The set for act one captures the reality of being in a show that is not quite finished, With exposed brick walls in the background and foldable metal chairs as stand-ins for furniture. The costumes also portray a realistic dress rehearsal, with actors in street wear instead of costumes. The set gets more complicated as the show progresses. The Victorian-era stenciling on the walls, added paintings, and actors in period costumes all help bring the play within the play to life.
Leah Schiffer gives an uproarious performance as Violet, effortlessly capturing not only the character of Violet, but the character Violet portrays in the show. Violet also has an on-stage romance with Billy, played by Louie Gallagher. Gallagher executes the comedic elements of the role seamlessly; his physicality makes every joke hilariously entertaining. The two have great chemistry, playing off each other's energy and making their scenes together that much more engaging.
Melanie Tanaka shows maturity beyond her years in the role of Gerry, perfectly embodying a stressed-out director. You can see the tension that her character is under in everything from her facial expressions to her posture. Chloe Lim as Aggie is also incredibly rooted in her character. Her unaffected attitude and sarcastic remarks bring this character to life. Connor Franzen's bold choices and movement added to the comedic value of the show. He captures his character with his hysterically exaggerated movements across the stage in the third act. Alexiss Lloyd's dry Witt brought life to her performance as Louise.
Overall, the Los Alamitos production of "Play On" is engaging and sprinkled with humor. For a Highschool production, the cast and crew executed this play within a play very well.
by Olivia Pannell of Santa Margarita Catholic
The show must go on at Los Alamitos
Los Alamitos performs "play on!" the play within the play. Play on exaggerates the last minute details of a productions company approaches opening day while facing minor inconveniences such as: the actors not knowing the third act, set being incomplete, the playwright rewriting the script, and the sound being erased.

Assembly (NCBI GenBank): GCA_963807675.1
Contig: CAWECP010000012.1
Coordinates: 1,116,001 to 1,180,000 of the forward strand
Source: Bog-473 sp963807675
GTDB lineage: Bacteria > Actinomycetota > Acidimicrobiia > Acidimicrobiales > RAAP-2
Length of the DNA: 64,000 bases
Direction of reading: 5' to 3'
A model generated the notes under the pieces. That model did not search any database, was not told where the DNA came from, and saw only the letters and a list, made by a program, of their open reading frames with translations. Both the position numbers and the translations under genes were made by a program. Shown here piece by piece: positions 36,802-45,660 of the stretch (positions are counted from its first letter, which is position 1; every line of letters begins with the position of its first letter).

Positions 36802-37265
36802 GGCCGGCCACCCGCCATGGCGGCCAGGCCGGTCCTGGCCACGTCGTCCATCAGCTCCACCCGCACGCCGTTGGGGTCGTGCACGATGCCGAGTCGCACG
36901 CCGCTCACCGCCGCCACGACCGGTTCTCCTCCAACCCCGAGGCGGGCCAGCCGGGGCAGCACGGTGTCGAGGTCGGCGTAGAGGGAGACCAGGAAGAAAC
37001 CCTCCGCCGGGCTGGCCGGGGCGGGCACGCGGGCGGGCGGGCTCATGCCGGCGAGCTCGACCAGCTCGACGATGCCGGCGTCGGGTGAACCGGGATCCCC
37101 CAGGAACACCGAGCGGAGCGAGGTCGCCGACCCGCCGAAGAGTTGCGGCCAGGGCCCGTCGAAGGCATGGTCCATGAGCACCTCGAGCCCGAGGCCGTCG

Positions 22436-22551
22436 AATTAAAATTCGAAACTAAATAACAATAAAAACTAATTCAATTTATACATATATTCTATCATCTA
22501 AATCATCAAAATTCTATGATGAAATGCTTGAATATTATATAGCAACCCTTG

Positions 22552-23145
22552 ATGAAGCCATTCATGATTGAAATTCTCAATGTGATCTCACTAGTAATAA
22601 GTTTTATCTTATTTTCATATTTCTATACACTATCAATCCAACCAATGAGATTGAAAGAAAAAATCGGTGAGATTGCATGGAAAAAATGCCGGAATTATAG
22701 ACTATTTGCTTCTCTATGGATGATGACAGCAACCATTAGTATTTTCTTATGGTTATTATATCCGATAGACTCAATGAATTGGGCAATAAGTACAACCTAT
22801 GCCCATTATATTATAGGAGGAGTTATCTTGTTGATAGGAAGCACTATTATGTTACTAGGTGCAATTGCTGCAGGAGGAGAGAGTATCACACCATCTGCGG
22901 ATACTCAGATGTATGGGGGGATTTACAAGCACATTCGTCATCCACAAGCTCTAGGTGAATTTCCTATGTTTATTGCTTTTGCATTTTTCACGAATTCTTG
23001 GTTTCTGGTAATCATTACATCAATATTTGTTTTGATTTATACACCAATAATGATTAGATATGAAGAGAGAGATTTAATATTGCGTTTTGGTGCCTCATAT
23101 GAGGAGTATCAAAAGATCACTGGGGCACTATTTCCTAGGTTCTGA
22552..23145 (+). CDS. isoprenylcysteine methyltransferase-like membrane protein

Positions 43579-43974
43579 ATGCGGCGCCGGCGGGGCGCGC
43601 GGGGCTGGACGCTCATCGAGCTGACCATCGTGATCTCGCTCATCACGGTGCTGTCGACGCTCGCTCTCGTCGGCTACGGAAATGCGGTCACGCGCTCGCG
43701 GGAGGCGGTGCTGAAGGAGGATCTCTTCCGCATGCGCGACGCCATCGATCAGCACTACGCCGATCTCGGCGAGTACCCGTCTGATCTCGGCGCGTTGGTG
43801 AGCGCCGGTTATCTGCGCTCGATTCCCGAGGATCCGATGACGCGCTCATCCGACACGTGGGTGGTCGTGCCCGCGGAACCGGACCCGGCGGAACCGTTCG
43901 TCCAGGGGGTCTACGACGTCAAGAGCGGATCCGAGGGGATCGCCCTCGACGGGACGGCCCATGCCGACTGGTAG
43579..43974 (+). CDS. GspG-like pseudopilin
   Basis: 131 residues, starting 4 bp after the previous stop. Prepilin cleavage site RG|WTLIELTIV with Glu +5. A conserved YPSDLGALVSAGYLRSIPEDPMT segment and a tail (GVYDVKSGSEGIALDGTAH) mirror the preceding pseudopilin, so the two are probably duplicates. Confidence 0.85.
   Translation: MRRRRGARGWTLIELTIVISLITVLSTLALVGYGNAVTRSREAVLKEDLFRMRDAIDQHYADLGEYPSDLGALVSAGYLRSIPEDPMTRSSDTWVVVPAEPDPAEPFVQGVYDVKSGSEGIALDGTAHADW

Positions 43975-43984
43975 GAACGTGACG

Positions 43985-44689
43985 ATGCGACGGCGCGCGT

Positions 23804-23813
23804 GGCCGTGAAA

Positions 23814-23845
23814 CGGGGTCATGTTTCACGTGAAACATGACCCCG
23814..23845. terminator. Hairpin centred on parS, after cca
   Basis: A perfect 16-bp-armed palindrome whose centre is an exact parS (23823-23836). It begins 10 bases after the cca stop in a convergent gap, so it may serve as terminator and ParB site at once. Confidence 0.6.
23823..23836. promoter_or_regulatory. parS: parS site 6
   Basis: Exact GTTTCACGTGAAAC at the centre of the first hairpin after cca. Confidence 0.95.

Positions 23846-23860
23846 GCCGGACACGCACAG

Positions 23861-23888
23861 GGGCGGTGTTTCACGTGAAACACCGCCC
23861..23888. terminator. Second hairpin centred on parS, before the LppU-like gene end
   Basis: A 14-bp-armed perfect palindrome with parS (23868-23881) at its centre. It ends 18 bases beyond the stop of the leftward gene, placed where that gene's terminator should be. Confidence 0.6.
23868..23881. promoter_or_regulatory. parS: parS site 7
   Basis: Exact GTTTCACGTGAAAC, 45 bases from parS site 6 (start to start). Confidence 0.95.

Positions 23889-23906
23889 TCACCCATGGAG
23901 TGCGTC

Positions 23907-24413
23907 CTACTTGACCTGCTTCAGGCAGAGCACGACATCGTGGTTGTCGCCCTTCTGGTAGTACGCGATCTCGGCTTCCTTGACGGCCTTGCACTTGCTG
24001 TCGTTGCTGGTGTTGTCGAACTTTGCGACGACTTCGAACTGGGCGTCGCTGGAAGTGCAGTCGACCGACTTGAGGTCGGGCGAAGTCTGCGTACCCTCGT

Lighting has a simplistic outtake but used cleverly when the play mimics a dvd that is fast forwarding. Despite some minor inconveniences with props, the actors improvise and continue without a hitch.
The set construction was done cleverly by adding finishing touches to the set like wall timings and portraits as the company within the play gets closer to opening day .
Costumes contrasted characters as Dunbar wears flannels and t-shirts with muter colors and
Montague wears brightly colored flowing dresses. Costumes also mimicked crew as Louise, set designer and sound technician in the show wears paint splattered overalls as she begrudgingly makes brands for the director and finished construction.
Melanie Tanaka as Geraldine Dunbar the director of the play within the play frantically runs around the stage frantically fixing props and running rehearsal with actors. Phyllis Montague (Anna Baker) acts as a foil to Dunbar as she dashes across stage with a shrill voice and informs the actors of the rewrites in the script.
Connor Franzen who portrays Saul Watson exudes great comedic timing as his character mocks Polly Benish, played by Michaela Erikson. Erikson retaliates furiously and commands the stage with her snarky comebacks.
Chloe Lim portrays the fiery stage manager, Aggie Manville, as she feds lines to actors and sasses back with threats and runs around doing too many jobs at once.
Play On! does a great job recreating all the last minute anxieties and frustrations during the last minutes of a production with great acting and clever set design, lighting, costumes, and props.
by Anais Lino of Sunny Hills
Los Alamitos invites us to a night of chaos in their production of ï¿½Play Onï¿½, the play within a play.
The stage is a place to feel free and deliver the best performance you have ever given. But what happens before that? Melanie Tanaka shows us that in her portrayal of Geraldine, the stressed out director. Tanaka does well in showing us the emotions a director goes through, over the course of time we see how she deals with a frantic cast and crazy playwright only to blow up in the end. Anna Baker, plays the crazy playwright and takes us on a comedic journey due to the fact she keeps rewriting her show. She does an excellent job in using the tone in ger voice to get what she wants as well as her peppy walk.
The comedic gentlemen of the show did well in using all their energy in whatever they were doing. Franzen and Gallagher were very hilarious in their actions and physicality. From play fighting to being drunk these boys knew how to put on a performance.
Schiffer, Macy, and Erickson all brought different personalities to the stage. The teen who intends to strive in school, the lady in love, and the women who won't take no as an answer. They all do well in adding to the show.